22 councilors voted in favor of setting up an impeachment commission, three abstained and there were no votes against.
Around a week ago, Titov accused Lithuanian partisan leader Adolfas Ramanauskas-Vanagas over the killings of innocent civilians.
“I believe these actions that were done during the committee sitting and later in social media, this is discord-sowing,” Klaipėda Mayor Vytautas Grubliauskas, representing the Liberal Movement, said during the sitting.
Prosecutors have already launched a pre-trial investigation into Titov’s claims. Titov said he based his claims on the records of a Soviet court. During Thursday’s sitting Titov accused Grubliauskas of violating his right to express his opinion and represent voters.
“I see that you are in favor of double standards. On one hand, you are for the rule of law, but, on the other hand, when a councilor carries out his duty, raises questions, expresses his opinion, you start making interpellations,” Titov said.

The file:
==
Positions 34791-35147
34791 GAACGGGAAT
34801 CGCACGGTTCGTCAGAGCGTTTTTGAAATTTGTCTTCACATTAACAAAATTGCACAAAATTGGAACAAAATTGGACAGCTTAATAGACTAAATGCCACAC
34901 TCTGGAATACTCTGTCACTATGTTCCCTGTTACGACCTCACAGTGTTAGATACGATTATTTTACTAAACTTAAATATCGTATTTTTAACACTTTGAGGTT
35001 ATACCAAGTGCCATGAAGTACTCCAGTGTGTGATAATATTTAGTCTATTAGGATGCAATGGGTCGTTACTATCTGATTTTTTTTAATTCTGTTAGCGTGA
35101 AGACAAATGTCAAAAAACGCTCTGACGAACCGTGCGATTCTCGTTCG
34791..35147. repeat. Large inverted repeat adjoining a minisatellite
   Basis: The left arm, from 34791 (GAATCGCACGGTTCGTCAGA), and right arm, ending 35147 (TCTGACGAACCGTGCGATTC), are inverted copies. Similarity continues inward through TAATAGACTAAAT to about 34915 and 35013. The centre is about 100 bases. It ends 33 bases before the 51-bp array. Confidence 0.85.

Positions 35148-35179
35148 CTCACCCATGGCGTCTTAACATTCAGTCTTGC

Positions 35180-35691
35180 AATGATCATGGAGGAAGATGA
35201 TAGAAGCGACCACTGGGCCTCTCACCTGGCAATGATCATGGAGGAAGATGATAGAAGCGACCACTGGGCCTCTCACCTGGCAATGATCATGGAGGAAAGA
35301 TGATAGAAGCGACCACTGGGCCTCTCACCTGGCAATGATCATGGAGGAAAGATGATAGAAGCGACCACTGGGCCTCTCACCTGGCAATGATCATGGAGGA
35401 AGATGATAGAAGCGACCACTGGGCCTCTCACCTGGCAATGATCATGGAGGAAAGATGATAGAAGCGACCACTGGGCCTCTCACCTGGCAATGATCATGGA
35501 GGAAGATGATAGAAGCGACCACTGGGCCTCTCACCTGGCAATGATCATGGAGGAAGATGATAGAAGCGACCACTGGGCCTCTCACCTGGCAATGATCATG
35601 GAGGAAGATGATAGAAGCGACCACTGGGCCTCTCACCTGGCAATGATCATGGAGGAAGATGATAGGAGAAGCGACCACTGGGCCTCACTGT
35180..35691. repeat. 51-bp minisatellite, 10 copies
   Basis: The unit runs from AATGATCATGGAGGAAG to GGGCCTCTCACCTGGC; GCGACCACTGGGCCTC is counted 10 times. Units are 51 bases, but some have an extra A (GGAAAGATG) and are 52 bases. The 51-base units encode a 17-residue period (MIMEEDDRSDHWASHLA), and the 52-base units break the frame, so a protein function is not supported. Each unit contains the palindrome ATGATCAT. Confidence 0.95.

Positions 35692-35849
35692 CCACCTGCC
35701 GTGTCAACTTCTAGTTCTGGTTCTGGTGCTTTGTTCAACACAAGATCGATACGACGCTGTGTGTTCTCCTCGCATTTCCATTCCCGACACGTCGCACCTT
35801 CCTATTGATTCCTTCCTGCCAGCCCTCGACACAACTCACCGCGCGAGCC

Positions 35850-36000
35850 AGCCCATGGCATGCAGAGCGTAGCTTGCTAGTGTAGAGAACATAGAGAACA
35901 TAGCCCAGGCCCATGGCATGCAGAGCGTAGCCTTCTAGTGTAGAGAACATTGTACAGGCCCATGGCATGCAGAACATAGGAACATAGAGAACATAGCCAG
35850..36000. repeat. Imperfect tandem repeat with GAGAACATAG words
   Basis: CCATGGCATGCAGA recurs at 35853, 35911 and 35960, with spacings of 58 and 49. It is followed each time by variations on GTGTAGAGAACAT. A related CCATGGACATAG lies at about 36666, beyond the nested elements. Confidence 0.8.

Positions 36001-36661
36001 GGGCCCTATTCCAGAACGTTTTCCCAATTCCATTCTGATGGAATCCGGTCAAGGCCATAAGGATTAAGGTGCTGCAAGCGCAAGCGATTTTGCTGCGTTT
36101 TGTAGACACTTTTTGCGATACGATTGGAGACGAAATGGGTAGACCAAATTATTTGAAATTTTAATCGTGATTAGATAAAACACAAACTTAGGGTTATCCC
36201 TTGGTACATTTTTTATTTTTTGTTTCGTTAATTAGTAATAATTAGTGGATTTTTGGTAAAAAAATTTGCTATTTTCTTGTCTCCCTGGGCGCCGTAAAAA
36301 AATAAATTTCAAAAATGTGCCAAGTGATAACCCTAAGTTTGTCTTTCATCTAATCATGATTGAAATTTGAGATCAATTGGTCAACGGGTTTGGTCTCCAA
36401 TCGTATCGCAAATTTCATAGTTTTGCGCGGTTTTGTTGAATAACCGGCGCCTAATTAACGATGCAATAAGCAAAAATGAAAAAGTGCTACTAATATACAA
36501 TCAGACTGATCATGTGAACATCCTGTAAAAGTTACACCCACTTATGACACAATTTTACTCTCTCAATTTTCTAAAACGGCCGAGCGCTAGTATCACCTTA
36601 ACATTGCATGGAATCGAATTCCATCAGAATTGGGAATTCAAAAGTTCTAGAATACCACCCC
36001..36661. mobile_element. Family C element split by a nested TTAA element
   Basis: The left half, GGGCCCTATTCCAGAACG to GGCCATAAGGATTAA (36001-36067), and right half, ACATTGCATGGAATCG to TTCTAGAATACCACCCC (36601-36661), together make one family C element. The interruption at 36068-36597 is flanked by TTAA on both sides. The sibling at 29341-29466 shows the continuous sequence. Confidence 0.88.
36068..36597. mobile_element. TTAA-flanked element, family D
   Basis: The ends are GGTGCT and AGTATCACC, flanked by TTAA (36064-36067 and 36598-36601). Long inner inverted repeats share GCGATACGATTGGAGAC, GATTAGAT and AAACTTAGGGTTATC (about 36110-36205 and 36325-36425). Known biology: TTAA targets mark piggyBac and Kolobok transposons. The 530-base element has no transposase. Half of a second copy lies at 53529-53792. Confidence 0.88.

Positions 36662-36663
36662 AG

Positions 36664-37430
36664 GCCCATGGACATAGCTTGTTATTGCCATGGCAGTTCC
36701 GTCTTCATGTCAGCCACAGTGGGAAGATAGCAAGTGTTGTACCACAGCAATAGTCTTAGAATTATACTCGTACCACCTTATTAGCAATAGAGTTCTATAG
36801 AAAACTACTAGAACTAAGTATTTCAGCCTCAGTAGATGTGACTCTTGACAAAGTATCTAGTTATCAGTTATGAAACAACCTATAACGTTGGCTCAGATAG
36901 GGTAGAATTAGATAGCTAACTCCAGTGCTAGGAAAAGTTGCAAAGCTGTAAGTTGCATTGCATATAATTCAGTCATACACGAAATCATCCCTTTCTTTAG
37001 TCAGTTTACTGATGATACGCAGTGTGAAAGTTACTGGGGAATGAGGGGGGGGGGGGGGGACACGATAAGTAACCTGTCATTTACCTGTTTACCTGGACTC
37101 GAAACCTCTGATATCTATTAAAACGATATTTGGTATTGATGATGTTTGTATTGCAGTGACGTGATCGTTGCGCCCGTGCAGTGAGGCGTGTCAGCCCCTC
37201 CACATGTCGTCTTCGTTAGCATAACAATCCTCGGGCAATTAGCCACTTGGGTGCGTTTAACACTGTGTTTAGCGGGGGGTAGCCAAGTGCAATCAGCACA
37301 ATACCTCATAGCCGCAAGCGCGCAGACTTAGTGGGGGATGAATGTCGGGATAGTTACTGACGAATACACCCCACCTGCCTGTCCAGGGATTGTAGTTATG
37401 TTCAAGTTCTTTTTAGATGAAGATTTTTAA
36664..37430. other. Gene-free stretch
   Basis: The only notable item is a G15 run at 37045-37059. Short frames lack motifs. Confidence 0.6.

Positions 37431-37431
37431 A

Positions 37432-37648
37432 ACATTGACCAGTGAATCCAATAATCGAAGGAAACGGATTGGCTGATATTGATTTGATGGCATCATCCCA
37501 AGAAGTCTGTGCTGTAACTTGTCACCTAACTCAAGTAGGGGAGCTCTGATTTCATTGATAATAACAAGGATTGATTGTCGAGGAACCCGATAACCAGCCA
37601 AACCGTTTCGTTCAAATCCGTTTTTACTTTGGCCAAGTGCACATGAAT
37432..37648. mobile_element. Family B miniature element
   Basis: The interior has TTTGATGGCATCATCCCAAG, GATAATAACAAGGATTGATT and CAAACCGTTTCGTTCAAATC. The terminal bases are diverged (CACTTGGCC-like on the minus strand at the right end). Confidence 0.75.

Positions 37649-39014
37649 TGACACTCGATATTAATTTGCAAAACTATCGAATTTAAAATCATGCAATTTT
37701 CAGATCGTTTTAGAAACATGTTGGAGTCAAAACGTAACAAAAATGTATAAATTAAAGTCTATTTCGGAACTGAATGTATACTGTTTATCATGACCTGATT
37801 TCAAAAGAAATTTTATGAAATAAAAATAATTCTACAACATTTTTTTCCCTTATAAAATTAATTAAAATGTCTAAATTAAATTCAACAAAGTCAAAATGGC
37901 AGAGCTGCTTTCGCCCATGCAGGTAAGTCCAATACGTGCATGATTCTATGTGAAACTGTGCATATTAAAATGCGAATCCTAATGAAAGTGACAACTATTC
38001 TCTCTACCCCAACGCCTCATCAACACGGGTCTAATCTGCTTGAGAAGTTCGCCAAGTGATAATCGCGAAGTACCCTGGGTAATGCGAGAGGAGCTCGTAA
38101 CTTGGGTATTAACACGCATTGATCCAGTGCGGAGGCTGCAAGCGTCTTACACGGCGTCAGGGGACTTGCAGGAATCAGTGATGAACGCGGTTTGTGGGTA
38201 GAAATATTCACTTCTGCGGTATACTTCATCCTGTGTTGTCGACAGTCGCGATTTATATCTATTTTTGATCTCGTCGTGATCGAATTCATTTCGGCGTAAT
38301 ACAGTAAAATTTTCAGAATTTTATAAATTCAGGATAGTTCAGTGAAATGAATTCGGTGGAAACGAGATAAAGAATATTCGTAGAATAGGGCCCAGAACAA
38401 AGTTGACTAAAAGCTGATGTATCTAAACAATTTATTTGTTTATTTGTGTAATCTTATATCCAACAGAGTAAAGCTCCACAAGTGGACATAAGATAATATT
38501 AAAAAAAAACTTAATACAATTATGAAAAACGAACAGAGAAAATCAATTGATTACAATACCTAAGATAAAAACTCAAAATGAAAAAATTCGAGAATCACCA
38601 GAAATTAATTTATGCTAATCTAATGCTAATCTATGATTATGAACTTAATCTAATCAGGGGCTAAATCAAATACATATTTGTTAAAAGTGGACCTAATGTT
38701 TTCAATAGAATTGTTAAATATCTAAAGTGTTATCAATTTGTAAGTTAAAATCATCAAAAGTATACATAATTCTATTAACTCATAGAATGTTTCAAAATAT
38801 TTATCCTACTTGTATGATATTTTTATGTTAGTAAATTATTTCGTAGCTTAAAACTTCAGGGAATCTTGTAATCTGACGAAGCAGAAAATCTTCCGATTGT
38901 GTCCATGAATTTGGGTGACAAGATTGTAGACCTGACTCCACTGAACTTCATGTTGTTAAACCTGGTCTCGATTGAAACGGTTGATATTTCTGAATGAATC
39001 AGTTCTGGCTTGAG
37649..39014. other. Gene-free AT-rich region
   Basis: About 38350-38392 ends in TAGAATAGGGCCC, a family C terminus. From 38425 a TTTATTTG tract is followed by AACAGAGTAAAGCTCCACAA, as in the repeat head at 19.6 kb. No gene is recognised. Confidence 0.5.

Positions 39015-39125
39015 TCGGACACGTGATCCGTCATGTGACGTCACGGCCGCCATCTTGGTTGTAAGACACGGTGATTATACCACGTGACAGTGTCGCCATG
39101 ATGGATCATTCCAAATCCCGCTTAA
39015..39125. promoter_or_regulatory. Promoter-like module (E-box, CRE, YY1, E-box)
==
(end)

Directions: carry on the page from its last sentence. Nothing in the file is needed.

Grubliauskas soon responded: “I believe you had plenty of opportunities to express your opinion and you did that. We are not talking about the violation of the right to express an opinion, but about the contents of what you said.”
Members of the Russian Alliance, which is in a ruling coalition with the Liberal Movement in Klaipėda, abstained during the vote.
The impeachment commission will start its work on Sep. 24. The commission will produce a conclusion and the council will turn to the Supreme Administrative Court of Lithuania for it to rule whether Titov breached his councilor oath. If the court rules that he did, the council will need the backing of at least two thirds of council members to strip Titov of his mandate.